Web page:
We take a look at Japan’s iconic bullet trains
Perhaps it’s the enigmatic snow-capped peak of Mount Fuji. Maybe it’s Kyoto’s elegant geisha, peaceful temples or delicate cherry blossom. But there’s a fairly good chance that the image that springs to mind first is that of the iconic bullet train speeding through the Japanese countryside. Fitting right in with Japan’s reputation for cutting-edge technology, the bullet train is a fundamental part of the experience of visiting Japan.
Japan’s iconic Bullet Train.
What is the bullet train?
Japan’s bullet trains are pretty much the most famous contemporary trains the railways of the world have to offer. These sleek, futuristic-looking white trains - known as Shinkansen (literally “new trunk line”) in Japanese - are high-speed trains famous for their exceptional punctuality.
Bullet Trains are known locally as Shinkansen
Where does it go?
The bullet train connects the major cities on Honshu and Kyushu (Japan’s two biggest islands) with Tokyo, the capital. Operated by Japan Railways, the routes go as far north as Aomori and as far south as Kagoshima, with various offshoots connecting cities with the main line. Among the new lines being built, one will connect the northern island of Hokkaido with the rest of Japan, with another planned extension eventually connecting Nagasaki in the far south. The three-hour stretch of railway between Tokyo and Kyoto is one of the most famous - it gives travellers a fantastic view of Mount Fuji, if the cloud allows.
A Shinkansen passing by Mt Fuji
How fast does it go?
Bullet trains are allowed to operate at speeds of up to 320km/hr, or just under 200mph. However, they’re capable of going much faster, with some achieving speeds of 581km/hr (361mph) during tests - a world record. Despite their great speed, the trains are very quiet and comfortable, with forward-facing seats that can be turned around so that they always face the direction of travel.
How much does it cost?
The cost of travel on the bullet train obviously depends on how long your journey is, but it isn’t especially cheap - though you can get a Japan Rail Pass to get better value for money and free seat reservations (which you normally have to pay extra for). There are two ‘classes’ of ticket for travel on most bullet trains: Ordinary and Green Car, the latter being the equivalent of Business Class. Green Car seats are bigger and comfier, though Ordinary seats are still perfectly comfortable, with adequate leg room. Some newer trains also have ‘Gran Class’, which has even better seats and more services available to travellers.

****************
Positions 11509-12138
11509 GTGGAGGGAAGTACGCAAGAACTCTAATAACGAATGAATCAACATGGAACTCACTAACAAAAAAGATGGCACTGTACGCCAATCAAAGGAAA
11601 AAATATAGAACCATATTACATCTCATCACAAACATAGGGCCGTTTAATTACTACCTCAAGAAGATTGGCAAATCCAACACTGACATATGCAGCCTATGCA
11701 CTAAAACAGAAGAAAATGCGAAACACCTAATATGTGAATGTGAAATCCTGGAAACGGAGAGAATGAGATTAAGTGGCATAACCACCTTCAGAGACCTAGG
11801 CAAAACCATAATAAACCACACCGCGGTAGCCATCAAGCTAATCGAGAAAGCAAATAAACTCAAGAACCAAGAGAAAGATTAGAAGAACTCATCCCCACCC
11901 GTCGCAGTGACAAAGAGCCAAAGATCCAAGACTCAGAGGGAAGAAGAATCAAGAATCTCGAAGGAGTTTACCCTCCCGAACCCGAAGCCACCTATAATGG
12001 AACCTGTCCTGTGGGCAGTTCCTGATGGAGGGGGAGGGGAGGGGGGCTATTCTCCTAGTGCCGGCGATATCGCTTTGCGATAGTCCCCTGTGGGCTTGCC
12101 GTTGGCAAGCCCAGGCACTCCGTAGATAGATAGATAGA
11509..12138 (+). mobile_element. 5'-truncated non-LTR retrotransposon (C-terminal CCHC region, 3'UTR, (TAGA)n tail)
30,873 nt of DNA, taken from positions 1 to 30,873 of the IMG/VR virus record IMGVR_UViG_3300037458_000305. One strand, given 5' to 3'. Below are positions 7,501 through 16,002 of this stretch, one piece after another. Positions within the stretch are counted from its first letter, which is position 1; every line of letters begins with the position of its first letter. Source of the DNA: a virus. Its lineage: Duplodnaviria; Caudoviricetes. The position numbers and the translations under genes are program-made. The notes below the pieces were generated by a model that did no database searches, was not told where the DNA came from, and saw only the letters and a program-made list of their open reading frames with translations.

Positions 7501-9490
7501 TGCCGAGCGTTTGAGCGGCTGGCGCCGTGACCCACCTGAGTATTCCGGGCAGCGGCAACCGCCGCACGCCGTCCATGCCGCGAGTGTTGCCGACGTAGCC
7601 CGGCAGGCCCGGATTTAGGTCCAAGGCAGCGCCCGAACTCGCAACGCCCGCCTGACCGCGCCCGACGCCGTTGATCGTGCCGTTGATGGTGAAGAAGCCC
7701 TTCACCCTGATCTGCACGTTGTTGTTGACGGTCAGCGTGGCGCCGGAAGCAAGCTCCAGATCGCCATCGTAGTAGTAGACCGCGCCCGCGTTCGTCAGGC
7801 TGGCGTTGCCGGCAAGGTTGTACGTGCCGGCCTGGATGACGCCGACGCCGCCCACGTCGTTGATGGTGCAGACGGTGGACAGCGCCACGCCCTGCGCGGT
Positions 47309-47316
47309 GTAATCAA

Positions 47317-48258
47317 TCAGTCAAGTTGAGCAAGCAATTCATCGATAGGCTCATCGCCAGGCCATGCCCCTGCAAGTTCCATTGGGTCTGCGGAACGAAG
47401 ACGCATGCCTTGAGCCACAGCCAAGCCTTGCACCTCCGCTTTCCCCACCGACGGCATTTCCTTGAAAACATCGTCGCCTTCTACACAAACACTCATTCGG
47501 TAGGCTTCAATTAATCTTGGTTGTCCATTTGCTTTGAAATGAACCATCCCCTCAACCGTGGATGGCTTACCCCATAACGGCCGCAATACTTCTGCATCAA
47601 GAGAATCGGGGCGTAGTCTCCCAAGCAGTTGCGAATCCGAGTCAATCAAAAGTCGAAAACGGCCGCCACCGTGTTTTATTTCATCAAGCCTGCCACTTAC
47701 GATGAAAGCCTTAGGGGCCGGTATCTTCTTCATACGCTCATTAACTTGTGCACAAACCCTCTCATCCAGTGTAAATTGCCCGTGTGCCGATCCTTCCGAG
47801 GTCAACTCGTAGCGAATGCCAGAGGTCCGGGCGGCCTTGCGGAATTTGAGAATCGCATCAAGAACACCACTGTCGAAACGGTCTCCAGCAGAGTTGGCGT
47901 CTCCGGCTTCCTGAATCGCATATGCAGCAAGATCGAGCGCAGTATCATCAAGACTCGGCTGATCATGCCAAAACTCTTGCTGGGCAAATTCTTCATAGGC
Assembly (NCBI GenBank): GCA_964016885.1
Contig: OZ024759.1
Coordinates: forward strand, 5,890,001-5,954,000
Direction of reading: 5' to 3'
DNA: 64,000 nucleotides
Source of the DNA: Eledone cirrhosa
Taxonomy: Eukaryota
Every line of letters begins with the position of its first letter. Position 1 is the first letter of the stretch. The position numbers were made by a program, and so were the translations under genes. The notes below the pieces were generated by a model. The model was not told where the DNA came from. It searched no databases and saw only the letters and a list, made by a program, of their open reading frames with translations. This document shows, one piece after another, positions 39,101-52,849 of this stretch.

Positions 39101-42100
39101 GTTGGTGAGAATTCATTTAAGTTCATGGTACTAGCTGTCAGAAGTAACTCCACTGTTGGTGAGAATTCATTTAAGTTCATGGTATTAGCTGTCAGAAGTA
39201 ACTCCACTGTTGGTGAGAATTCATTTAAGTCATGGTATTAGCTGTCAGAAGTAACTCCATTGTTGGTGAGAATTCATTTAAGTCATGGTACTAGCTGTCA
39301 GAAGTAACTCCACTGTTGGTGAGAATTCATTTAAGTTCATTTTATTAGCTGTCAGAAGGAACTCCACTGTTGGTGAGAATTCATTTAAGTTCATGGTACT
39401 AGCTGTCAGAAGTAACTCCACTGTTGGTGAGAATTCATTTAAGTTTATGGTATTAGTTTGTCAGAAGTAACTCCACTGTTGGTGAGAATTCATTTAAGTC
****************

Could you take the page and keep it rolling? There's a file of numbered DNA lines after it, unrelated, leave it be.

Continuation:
There are two classes of travel: Ordinary and Green Car
Fun facts and tips
- Luggage should not be taken on a bullet train. There are no luggage compartments, so the bags have to be placed in front of your feet and if you are sitting with other people it makes things very difficult and uncomfortable. Indeed, taking luggae on a train is not considered polite. it is a big no no!
- It’s very rare for a bullet train to be late. They run on time to the second, and it’s only an unavoidable natural event, such as an earthquake or heavy snow, that will disrupt the schedule.
- They have an excellent safety record, with no fatal accidents.
- The Tokyo-Osaka route sees up to thirteen trains an hour operate each way, each with sixteen carriages.
- Shinkansen trains are all fitted with an earthquake warning system, called the Urgent Earthquake Detection and Alarm System, which automatically applies the brakes in the event of an earthquake.
Experience the bullet train yourself on one of our small group tours to Japan.